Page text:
Antibacterial vs. Plain Soap: A Wash
What goes better with water than soap?
And with fall and flu season right around the corner, keeping clean is going to become increasingly important.
Antibacterial soaps are marketed as an extra defense against those bugs going around the office or your kid's school.
But new research finds antibacterial soap is not any better than plain soap at keeping us from getting sick.
And some scientists and doctors worry there might be risks to widespread use of antibacterial products.
The Environment Report's Rebecca Williams has more.
"Make the frosting for the carrot cake?"
"You want to make the frosting for the carrot cake? Okay, Jasmine, bring up your chair so you can wash your hands."
(Sound of Jasmine pulling a chair over & washing up)
Margo Lowenstein says she's just a little extra careful about germs. She never borrows somebody else's ink pen during flu season. She opens public bathroom doors with a paper towel on her way out. But her friends call her a germ-phobe:
"You know, you go to a birthday party and some kid blows out a cake and you just see the spit flying on the top of the cake, that just kinda grosses me out... so I usually take the cake but I won't eat that top layer of frosting (laughs)."
Lowenstein is a soap marketer's dream customer. Market researchers say Americans have been getting more worried about germs. And as a result we've been buying more soap and hand sanitizer and antibacterial products.
Antibacterial soaps have been around since the late 1940s. But the market research firm Euromonitor International says in recent years, germ-phobia has given manufacturers a reason to ramp up the antibacterial products in their lines.
There are some studies that estimate that about 70% of liquid soaps on store shelves have antibacterial ingredients in them. Ingredients such as a chemical called triclosan.
Allison Aiello teaches epidemiology at the University of Michigan School of Public Health. Aiello is lead author of a paper in the journal Clinical Infectious Diseases. She examined more than two dozen studies on antibacterial soaps containing triclosan. She says triclosan kills bacteria by going after the bacterium's cell wall:
"The cell wall cannot be kept intact anymore; it's not able to survive."
But Aiello says there's a growing body of evidence that even though antibacterial soap kills bacteria... it's no better than regular soap at preventing illness. Regular soap doesn't kill bacteria, but Aiello says it works just as well at getting that harmful bacteria off your hands:
"Regular soap, it has a surfactant in it and what it does is it allows bacteria to be dislodged from hands and then the motion you're using under water helps dislodge it and make it go down the drain, basically."
Aiello says it's important to note that the soap studies were done with basically healthy people. She says more research needs to be done to find out if antibacterial soaps could be more effective for elderly people or people with compromised immune systems.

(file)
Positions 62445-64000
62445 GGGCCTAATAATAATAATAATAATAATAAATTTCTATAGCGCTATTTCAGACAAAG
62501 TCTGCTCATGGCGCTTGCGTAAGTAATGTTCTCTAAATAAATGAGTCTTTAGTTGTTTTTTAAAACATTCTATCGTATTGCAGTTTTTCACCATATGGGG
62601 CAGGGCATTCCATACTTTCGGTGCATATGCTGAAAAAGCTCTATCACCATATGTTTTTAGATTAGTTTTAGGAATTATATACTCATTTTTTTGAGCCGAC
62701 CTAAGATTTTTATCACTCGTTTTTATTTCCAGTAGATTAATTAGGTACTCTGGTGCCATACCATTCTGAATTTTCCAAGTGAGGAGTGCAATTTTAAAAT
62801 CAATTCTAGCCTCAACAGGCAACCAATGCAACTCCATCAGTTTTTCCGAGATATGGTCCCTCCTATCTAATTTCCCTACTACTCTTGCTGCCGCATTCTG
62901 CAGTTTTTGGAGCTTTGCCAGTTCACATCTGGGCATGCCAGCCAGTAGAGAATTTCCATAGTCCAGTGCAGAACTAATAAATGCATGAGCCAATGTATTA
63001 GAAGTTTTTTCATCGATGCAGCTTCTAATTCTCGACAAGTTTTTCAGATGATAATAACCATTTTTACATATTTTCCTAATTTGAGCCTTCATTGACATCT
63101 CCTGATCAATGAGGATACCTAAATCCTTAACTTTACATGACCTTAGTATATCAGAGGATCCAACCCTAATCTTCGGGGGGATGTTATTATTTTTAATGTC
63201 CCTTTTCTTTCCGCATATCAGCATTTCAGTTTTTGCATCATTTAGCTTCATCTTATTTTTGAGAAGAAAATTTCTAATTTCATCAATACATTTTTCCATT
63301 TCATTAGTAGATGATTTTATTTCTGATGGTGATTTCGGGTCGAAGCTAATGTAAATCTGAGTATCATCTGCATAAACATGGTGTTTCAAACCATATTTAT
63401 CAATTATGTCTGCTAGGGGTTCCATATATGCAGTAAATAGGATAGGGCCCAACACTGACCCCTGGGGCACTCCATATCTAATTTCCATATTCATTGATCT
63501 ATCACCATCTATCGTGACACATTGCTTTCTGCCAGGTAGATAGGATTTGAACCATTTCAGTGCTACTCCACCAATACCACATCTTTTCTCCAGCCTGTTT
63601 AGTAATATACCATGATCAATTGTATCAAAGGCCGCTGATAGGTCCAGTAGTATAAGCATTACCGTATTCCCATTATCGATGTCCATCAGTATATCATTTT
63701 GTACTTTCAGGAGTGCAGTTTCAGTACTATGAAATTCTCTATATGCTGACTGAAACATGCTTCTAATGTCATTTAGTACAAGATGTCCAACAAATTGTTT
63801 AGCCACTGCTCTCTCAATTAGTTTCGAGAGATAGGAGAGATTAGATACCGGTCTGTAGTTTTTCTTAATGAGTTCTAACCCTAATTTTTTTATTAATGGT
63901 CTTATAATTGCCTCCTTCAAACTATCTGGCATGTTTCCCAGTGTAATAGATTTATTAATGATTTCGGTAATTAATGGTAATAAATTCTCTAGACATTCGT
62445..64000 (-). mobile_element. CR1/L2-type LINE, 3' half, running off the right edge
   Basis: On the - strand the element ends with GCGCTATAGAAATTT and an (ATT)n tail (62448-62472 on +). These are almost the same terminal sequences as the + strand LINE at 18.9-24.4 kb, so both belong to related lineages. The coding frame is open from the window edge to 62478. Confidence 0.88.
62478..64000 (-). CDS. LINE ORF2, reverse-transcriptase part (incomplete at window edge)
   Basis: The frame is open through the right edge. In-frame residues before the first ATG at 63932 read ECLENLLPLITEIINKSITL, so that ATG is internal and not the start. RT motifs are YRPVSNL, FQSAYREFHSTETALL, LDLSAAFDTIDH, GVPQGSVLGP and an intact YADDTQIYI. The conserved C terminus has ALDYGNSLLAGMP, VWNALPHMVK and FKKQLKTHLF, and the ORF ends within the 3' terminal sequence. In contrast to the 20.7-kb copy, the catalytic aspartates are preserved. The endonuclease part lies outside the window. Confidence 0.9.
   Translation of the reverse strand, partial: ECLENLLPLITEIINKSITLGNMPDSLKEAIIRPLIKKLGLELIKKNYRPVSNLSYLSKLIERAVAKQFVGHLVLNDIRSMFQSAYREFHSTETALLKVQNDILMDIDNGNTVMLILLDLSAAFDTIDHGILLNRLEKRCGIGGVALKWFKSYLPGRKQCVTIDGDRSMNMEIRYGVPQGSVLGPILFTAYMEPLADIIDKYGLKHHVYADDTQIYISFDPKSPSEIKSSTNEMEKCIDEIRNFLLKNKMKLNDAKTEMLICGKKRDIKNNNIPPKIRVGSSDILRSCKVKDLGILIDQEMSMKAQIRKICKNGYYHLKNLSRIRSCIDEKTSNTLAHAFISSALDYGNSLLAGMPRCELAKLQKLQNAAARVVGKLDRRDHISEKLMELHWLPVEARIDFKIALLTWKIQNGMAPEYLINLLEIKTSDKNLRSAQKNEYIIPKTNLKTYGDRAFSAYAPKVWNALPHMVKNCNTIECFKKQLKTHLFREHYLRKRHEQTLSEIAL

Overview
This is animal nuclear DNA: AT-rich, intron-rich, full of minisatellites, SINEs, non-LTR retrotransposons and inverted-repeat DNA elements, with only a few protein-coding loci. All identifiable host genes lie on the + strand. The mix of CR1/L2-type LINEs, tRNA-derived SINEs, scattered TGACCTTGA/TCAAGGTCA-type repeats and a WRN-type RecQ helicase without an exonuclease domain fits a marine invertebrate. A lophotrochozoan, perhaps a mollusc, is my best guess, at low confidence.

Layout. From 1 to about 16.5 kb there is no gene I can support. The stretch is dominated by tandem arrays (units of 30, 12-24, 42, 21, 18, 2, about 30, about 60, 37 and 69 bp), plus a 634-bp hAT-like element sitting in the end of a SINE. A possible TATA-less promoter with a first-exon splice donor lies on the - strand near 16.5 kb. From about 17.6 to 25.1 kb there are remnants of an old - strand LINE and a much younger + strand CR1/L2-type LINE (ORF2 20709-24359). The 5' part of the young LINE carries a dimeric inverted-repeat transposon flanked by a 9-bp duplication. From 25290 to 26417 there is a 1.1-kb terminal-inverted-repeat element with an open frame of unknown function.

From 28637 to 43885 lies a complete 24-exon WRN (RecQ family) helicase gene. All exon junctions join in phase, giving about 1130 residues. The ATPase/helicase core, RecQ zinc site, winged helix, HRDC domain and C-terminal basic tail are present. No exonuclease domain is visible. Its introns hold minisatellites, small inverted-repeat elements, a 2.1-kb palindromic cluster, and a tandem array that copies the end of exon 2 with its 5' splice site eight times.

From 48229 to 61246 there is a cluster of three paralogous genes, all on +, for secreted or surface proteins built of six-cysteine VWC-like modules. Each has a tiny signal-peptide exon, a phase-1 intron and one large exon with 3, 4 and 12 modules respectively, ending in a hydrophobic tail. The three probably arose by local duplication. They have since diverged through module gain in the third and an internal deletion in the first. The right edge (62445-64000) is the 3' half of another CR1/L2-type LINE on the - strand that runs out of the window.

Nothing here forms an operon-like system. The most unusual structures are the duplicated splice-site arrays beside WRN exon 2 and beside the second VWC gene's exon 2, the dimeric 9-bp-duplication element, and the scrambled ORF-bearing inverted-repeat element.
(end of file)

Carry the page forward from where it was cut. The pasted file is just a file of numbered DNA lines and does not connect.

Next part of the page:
But Aiello says generally, for healthy people, antibacterial soaps are no better than plain soaps at keeping you healthy.
And she says there could be risks to antibacterial products. She says there's evidence from lab studies that antibacterial soaps might be adding to the emergence of super-bugs: bacteria that are resistant to antibiotics:
"In the laboratory setting, it's clear that there are mechanisms that can lead to antibiotic resistance when bacteria are exposed to triclosan."
Aiello says they haven't seen this play out for antibacterial soaps in the real world yet. But she says researchers need to keep an eye on it because antibiotic resistance might take some time to develop.
The soap industry dismisses the idea that antibacterial soaps might have something to do with antibiotic resistance.
Brian Sansoni is with the Soap and Detergent Association:
"The last thing we want to see is people discouraged from using beneficial products. Antibacterial soaps have proven benefits, they're used safely and effectively by millions of people every day. Consumers should continue to use these products with confidence."
The Food and Drug Administration has the final word on antibacterial soaps. But they're still trying to figure out what to say about them. The FDA has been trying to come up with rules for the products for more than 30 years. Right now there are no formal rules about the levels of antibacterial chemicals in soaps. And there aren't any rules about how the products can be marketed or labeled.
There's one thing both the soap industry and doctors agree on - Americans don't lather up often enough with any kind of soap. A new study found one out of every three men walk out of the bathroom without washing their hands. Women did better than the guys, but still, about one of every ten women didn't wash their hands either.
Experts say the best way to avoid getting sick is to wash your hands with soap and water for 20 seconds. That's as long as it takes to sing the happy birthday song twice.
For the Environment Report, I'm Rebecca Williams.